Location: St Mary the Virgin Church
Postcode: GL9 1BN
Details on cross:
Small metal GRU plaque and button.
CAPT JB JENKINSON
Text type: Capitals, serif type, carved
Shaft height: unknown at present
Beam width: ”
Width of wood: ”
Outer diameter: N/A
Width of circle: N/A
Mounting: Screwed to wall using metal fixings.
Evidence of use in field: no evidence
Finish: varnished, lettering carved in.
Condition: Good, solid although the tail of the cross has been removed.
Other information: marble plaque above with following text:
THIS CROSS MARKED THE GRAVE/ AT VENDRESSE FRANCE OF/ CAPTAIN JOHN BANKS JENKINSON/ KILLED IN ACTION AT THE BATTLE/ OF THE AISNE ON 14TH SEPT 1914/ IT WAS BROUGHT TO ENGLAND IN 1924/ BY HIS WIFE/ JOAN/ WHO ERECTED THE WINDOW ABOVE AND/ REQUESTED THAT THE CROSS BE PLACED HERE/ AFTER HER DEATH. SHE DIED 13TH DEC 1964/ AND THIS TABLET IS PUT HERE/ IN LOVING MEMORY OF THEIR PARENTS BY/ ANTHONY BANKS JENKINSON 13TH BARONET/ AND ELIZABETH JENKINSON DREYFUS/ WIDOW OF HENRY DREYFUS DSC.
His grave marker resides in the church beneath a stained-glass memorial window which was installed in 1916. The marker along with a marble plaque were installed after the war.
Survey and photographs Simon Bendry. Extract below from Simon Bendry’s book Hawkesbury at War
John Banks Jenkinson – Captain, Rifle Brigade
John Banks Jenkinson born on 9th June 1881 and was the great-great nephew of the Second Earl of Liverpool (Baron Hawkesbury), the 19th Century British Prime Minister. He was the eldest son and heir of Sir George Banks Jenkinson, Bt. Educated at Harrow, he was a career soldier joining the Rifle Brigade in 1899 and having passed through the Royal Military College at Sandhurst was commissioned in March 1900. Almost immediately he was selected for service in the Boer War and fought as a section commander with the 4th Battalion, Rifle Brigade (Mounted Infantry) between 1900 and 1902 seeing much active service.
Following his service in South Africa, Captain Jenkinson found time to pursue his other interests;
Captain Jenkinson was a very keen sportsman, fond of hunting, shooting and polo, but especially keen on shooting expeditions abroad, and always spent his leave on such expeditions and on trips to the Rockies, Caucasian Mountains, Asia Minor and South Africa. He had collected many good heads and trophies and a great number of birds. Natural History and Anthology were his special interests. He was a real lover of flowers and gardening.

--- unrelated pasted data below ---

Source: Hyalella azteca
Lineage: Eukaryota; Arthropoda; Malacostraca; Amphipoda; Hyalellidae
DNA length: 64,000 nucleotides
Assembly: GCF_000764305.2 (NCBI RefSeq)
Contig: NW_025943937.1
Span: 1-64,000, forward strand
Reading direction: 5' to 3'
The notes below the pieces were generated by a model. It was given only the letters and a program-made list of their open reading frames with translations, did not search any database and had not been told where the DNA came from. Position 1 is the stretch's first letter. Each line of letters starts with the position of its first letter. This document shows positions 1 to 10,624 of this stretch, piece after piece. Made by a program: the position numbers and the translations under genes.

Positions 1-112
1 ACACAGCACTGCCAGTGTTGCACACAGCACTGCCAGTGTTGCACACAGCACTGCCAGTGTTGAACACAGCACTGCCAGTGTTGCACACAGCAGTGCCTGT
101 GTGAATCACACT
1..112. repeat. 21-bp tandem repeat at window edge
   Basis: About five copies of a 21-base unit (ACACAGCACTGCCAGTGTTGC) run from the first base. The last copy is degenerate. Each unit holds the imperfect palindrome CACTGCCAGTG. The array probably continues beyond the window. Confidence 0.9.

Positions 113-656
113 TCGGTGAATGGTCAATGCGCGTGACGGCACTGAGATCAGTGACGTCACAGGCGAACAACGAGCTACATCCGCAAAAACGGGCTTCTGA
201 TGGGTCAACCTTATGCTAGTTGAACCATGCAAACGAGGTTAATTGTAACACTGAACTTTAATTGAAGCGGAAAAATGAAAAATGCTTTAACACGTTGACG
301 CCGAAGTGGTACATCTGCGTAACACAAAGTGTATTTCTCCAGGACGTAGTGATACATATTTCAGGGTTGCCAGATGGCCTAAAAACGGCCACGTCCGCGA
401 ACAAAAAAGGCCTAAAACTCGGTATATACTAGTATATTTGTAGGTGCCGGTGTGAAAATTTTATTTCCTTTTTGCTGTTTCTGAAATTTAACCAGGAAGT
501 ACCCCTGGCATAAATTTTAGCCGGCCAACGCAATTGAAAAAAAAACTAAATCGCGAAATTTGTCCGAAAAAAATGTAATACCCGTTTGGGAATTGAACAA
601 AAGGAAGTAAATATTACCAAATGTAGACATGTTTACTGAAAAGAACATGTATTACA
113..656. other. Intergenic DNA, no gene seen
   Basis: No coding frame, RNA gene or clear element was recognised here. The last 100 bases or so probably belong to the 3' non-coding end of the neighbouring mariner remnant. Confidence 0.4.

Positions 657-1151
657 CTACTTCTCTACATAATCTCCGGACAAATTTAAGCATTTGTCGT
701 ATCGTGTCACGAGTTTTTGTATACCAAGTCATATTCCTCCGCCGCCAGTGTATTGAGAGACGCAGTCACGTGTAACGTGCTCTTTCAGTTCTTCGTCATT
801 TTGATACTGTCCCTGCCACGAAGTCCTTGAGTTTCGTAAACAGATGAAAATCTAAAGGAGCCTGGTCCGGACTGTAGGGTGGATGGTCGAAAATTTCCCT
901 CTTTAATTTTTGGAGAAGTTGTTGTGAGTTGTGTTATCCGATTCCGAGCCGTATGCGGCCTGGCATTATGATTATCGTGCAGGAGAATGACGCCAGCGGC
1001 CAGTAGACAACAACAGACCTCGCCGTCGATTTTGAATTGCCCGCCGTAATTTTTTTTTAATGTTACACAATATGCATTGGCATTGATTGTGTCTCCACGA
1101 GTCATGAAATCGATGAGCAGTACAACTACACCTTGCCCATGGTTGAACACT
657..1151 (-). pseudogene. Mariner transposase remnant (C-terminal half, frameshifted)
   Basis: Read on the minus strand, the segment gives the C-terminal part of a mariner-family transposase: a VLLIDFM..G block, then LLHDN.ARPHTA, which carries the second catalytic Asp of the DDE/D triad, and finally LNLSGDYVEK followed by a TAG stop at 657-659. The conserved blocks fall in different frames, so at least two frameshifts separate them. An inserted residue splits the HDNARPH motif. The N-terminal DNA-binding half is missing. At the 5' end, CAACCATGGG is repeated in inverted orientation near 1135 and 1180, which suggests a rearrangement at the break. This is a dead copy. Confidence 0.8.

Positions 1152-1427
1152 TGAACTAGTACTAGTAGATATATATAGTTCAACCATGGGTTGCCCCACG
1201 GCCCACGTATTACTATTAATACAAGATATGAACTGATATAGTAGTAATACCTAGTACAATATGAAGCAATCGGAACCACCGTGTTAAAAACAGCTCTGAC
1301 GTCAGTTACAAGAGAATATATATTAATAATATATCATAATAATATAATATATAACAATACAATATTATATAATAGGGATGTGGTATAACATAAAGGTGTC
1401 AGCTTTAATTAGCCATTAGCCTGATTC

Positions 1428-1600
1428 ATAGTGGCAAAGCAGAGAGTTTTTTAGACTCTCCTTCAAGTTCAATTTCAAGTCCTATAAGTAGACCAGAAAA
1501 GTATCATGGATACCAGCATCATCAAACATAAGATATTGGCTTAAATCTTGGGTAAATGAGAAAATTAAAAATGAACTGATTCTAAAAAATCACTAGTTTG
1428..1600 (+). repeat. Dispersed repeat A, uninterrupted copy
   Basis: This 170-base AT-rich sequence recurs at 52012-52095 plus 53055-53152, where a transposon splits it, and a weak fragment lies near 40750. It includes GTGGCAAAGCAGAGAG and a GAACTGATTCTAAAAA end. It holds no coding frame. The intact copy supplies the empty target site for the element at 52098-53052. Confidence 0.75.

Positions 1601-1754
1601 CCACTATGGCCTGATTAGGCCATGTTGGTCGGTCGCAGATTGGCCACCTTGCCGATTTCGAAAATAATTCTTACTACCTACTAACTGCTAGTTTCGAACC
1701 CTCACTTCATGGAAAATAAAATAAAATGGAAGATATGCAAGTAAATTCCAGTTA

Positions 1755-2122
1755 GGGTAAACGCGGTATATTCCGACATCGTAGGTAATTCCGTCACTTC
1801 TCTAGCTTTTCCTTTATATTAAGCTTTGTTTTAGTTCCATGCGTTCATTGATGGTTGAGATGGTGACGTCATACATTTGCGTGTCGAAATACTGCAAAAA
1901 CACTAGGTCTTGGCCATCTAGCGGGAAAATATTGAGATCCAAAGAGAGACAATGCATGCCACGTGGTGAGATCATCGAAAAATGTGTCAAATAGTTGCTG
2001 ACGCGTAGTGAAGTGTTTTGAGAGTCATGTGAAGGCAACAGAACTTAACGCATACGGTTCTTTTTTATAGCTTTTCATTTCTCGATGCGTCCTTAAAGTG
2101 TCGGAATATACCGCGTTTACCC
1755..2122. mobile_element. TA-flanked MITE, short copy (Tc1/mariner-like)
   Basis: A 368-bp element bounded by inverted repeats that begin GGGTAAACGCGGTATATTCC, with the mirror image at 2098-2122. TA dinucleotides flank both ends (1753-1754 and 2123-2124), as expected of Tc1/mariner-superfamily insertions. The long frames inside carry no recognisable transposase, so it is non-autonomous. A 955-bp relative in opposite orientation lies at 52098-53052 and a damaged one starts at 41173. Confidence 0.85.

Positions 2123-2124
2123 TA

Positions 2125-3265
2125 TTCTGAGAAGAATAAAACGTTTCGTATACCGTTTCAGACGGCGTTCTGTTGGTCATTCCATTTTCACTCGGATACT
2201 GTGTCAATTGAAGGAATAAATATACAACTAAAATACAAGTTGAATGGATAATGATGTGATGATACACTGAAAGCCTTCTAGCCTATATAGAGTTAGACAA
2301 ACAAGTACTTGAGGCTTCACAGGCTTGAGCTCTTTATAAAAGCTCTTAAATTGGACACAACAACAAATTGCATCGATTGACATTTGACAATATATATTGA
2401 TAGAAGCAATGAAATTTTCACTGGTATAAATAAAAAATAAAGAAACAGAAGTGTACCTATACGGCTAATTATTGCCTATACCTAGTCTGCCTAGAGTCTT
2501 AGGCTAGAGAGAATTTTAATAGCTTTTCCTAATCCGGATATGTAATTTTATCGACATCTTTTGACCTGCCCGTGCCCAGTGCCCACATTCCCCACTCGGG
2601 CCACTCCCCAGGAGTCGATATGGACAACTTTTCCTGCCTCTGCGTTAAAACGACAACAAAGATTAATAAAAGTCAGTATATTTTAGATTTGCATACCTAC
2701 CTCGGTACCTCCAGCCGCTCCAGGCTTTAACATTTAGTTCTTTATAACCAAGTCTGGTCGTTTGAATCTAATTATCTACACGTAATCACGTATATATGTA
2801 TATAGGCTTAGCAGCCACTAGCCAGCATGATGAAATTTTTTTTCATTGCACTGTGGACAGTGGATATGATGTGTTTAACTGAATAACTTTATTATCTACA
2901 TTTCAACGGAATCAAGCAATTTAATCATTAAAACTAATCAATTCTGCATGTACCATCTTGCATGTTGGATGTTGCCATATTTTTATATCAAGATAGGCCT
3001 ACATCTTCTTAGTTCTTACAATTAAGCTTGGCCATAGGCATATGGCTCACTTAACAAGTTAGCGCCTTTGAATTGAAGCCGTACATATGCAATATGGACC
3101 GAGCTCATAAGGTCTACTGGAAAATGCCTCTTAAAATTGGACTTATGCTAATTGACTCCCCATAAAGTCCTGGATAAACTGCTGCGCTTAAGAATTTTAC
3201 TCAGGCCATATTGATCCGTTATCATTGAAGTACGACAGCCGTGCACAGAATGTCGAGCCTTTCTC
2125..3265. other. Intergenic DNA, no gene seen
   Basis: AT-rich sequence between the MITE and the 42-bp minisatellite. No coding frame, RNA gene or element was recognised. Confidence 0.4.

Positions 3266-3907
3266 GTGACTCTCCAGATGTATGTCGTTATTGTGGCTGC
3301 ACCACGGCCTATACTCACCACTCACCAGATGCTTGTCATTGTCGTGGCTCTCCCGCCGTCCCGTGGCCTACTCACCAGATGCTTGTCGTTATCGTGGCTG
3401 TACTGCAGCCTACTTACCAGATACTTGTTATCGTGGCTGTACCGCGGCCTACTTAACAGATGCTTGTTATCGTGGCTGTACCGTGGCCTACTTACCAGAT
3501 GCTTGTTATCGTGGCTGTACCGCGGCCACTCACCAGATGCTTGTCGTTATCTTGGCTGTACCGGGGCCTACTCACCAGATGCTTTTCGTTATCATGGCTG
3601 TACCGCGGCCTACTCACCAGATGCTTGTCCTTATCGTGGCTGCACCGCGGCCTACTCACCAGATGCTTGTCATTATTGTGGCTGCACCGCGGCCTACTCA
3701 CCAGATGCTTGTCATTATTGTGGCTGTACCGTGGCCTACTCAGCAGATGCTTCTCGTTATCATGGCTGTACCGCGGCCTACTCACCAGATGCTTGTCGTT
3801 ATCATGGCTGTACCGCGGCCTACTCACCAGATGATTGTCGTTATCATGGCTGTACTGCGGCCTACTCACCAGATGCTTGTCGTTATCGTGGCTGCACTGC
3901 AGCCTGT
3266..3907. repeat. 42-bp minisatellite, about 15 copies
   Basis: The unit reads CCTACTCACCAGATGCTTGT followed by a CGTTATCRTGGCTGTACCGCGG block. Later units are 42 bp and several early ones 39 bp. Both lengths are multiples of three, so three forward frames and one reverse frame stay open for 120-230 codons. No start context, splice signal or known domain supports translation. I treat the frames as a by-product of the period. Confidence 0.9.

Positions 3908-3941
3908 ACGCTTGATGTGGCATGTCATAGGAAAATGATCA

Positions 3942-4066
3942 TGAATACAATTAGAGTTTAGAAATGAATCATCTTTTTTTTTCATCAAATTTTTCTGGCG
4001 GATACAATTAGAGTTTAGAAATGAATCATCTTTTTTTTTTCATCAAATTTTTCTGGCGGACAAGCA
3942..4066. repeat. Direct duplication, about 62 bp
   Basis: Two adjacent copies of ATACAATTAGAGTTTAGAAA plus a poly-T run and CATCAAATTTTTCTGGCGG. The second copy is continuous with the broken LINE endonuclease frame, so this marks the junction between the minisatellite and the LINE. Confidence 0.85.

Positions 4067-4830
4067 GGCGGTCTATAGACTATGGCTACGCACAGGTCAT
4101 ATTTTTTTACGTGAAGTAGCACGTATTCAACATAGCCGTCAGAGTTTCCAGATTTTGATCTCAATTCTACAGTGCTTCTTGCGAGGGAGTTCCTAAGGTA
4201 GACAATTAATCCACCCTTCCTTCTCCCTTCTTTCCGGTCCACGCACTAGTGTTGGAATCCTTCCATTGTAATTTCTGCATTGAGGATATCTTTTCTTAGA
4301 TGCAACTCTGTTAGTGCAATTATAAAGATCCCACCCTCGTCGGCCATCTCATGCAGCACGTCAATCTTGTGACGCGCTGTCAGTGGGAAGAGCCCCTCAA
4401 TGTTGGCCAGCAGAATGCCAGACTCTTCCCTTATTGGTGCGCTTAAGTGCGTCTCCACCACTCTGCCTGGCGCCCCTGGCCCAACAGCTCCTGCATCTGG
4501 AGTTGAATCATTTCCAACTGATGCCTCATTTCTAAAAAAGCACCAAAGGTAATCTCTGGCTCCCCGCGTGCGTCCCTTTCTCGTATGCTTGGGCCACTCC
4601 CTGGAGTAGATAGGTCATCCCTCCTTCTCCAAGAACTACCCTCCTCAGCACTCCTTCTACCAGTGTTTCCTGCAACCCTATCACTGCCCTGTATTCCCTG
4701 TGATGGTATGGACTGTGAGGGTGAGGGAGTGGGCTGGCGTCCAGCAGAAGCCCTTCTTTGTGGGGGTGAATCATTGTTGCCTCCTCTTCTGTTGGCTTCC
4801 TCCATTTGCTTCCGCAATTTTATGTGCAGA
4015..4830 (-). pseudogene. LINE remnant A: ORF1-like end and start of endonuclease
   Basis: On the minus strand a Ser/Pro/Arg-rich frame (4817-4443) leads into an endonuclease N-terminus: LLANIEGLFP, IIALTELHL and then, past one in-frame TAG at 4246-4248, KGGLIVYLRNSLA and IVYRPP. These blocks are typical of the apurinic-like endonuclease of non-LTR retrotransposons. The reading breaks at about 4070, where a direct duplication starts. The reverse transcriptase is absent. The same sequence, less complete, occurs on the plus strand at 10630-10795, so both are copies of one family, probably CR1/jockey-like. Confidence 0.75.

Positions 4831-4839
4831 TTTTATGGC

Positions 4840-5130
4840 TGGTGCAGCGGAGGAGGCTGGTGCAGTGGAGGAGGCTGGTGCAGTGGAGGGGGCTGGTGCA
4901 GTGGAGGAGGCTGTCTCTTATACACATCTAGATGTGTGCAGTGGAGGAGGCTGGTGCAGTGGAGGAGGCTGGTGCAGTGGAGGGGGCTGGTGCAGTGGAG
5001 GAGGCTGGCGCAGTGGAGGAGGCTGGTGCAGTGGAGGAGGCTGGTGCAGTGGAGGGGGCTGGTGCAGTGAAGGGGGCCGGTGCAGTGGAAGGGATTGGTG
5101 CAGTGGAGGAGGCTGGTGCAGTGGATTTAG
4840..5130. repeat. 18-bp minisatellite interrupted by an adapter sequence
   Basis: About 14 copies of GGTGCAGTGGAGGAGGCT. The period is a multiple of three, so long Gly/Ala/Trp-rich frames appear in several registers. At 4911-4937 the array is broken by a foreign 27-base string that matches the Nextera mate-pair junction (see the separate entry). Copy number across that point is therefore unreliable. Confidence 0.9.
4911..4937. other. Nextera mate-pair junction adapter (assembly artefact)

John went on to be the adjutant of the Mounted Infantry in Egypt from 1905 until 1908 and also found time to marry, marrying Joan Hill in 1907 and the following year, their first child, a daughter was born. His military career also developed as he was selected to attend Staff College, which he duly did in 1911. In 1912 he was posted as a general staff officer with Eastern Command and short time later, his second child, a son was born. In 1913, he became the Brigade Major to the 3rd Infantry Brigade, 1st Division at Aldershot. When war broke out in 1914, the brigade was part of the British Expeditionary Force and mobilised for overseas service. Jenkinson arrived in France on 5th August, the day after Britain declared war in order to make preparations for the arrival of the brigade which began arriving on 12th August.
The 1st Division fought at Mons at the end of August 1914 before taking part in the retreat to the Marne. On 14th September 1914, 3rd Brigade was in positions to the north-west of the village of Vendresse during what would become known as the Battle of the Aisne and Captain Jenkinson was out in front of the leading battalions carrying out a reconnaissance. The War Diary of the South Wales Borderers described what happened;
At about 6am at Moulins we hear a good deal of firing going on and shells begin dropping about. We are then on the road moving north. The Queen’s have been redirected to the north-east some little time before and we are head of the Brigade. The 2nd Brigade is already engaged and we are sent to the high ground to the left to assist them. As we go we get some six shrapnels at us but mercifully are not touched. We reached the shelter of the high ground which rises quickly and steeply from the plain and then we advance over the crest and take up our position in a wood, ready to move out when required. Shrapnel and rifle fire fairly heavy. The first casualty is my mare who was shot in the head. Nothing very bad at present and she is able to go on carrying my stuff. Though I do not ride her. The General and Staff and CO and I watched the fight in the neighbouring valley in front.
It is a high ridge opposite, i.e. west of us, that we have got to go for and nasty work it will be. Jenkinson, the Brigade Major, is killed, poor fellow, and soon afterwards we begin to suffer in the wood, chiefly from ricochets.
Captain John Jenkinson was buried in a battlefield grave and the site marked by a wooden cross. In 1920, his body was exhumed and moved to Vendresse British Military Cemetery (Grave I.C.17). The original cross was returned to the family and was placed as a permanent memorial in Hawkesbury Church, beneath the memorial window which had been installed in 1916. His headstone bears the inscription ‘Blessed are the pure in heart, for they shall see God. Matt 5.8’. Initially, the family had considered placing his final words ‘Fight on’ on there as well but decided not to.
 Dursley Gazette, September 1914
 TNA WO95/1280, War Diary of the 1st Battalion, South Wales Borderers